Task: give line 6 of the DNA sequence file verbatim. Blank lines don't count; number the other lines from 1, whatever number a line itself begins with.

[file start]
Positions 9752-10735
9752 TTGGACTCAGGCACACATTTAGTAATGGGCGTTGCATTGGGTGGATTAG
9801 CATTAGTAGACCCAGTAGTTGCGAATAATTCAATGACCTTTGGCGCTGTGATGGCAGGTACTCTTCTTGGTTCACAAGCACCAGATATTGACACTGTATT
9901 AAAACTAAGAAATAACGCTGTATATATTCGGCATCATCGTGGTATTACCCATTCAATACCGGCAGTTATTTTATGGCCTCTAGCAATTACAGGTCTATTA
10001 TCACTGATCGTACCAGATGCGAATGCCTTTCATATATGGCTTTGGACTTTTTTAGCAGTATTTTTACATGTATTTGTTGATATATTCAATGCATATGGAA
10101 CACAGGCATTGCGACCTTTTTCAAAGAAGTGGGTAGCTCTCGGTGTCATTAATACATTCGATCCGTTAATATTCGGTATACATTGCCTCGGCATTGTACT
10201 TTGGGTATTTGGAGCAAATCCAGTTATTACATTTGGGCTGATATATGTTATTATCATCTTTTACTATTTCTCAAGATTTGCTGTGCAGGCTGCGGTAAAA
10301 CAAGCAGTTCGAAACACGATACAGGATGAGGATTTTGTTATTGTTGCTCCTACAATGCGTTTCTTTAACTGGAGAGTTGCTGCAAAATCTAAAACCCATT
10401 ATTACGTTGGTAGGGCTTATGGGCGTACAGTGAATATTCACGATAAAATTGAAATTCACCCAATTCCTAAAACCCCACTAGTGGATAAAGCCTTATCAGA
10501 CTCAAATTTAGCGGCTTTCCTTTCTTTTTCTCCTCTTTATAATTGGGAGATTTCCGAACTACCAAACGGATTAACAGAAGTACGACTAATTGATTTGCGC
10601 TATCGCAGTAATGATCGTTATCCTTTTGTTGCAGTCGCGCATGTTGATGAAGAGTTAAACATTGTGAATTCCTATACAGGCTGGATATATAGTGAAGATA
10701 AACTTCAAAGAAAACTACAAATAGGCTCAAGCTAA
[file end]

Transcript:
10101 CACAGGCATTGCGACCTTTTTCAAAGAAGTGGGTAGCTCTCGGTGTCATTAATACATTCGATCCGTTAATATTCGGTATACATTGCCTCGGCATTGTACT